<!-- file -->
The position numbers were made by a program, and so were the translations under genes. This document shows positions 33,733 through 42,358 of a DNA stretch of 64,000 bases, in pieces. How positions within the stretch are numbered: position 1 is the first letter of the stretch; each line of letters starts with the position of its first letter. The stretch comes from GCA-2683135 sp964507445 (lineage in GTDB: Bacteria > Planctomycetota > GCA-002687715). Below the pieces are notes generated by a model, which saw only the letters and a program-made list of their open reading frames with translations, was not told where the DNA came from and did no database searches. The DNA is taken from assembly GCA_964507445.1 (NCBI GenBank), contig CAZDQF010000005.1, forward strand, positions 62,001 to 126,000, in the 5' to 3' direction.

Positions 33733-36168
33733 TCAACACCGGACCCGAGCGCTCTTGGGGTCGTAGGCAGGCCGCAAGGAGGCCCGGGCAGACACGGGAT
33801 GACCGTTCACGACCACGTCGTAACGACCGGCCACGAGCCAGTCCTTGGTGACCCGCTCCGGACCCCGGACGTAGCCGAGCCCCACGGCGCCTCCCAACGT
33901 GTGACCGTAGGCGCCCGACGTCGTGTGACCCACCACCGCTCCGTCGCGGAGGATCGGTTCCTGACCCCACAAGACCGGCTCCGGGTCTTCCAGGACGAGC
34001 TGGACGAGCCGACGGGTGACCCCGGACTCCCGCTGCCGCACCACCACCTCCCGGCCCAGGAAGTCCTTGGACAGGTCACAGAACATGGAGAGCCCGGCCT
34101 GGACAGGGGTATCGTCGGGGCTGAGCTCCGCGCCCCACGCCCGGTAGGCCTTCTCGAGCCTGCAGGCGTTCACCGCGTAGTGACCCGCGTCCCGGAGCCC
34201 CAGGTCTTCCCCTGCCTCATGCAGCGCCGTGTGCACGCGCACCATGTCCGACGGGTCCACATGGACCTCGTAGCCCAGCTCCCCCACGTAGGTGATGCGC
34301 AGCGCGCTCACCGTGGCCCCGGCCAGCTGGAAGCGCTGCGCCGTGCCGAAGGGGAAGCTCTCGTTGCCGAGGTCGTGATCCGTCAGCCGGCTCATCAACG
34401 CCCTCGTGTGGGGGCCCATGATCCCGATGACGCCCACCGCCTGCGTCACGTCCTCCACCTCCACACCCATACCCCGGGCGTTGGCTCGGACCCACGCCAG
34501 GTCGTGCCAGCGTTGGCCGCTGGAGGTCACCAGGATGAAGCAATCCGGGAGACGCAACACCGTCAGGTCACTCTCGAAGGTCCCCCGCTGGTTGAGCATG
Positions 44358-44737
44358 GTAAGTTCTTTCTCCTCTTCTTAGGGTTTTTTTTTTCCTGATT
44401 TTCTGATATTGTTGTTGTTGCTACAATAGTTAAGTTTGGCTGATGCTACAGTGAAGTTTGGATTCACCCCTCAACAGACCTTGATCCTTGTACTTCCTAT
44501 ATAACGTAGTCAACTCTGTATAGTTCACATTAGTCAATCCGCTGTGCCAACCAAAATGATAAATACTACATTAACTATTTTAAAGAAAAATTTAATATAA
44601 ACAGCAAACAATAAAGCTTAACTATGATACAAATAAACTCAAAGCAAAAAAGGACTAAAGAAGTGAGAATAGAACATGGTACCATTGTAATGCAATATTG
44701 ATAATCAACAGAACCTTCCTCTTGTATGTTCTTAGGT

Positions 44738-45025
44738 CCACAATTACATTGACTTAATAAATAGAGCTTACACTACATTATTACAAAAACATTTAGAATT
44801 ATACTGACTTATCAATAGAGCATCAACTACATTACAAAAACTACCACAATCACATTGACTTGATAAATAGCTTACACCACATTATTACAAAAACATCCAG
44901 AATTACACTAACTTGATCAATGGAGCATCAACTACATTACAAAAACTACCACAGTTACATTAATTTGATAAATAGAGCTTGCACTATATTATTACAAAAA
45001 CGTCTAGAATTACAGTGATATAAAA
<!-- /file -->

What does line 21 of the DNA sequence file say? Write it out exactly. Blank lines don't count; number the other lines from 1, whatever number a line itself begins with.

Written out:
44901 AATTACACTAACTTGATCAATGGAGCATCAACTACATTACAAAAACTACCACAGTTACATTAATTTGATAAATAGAGCTTGCACTATATTATTACAAAAA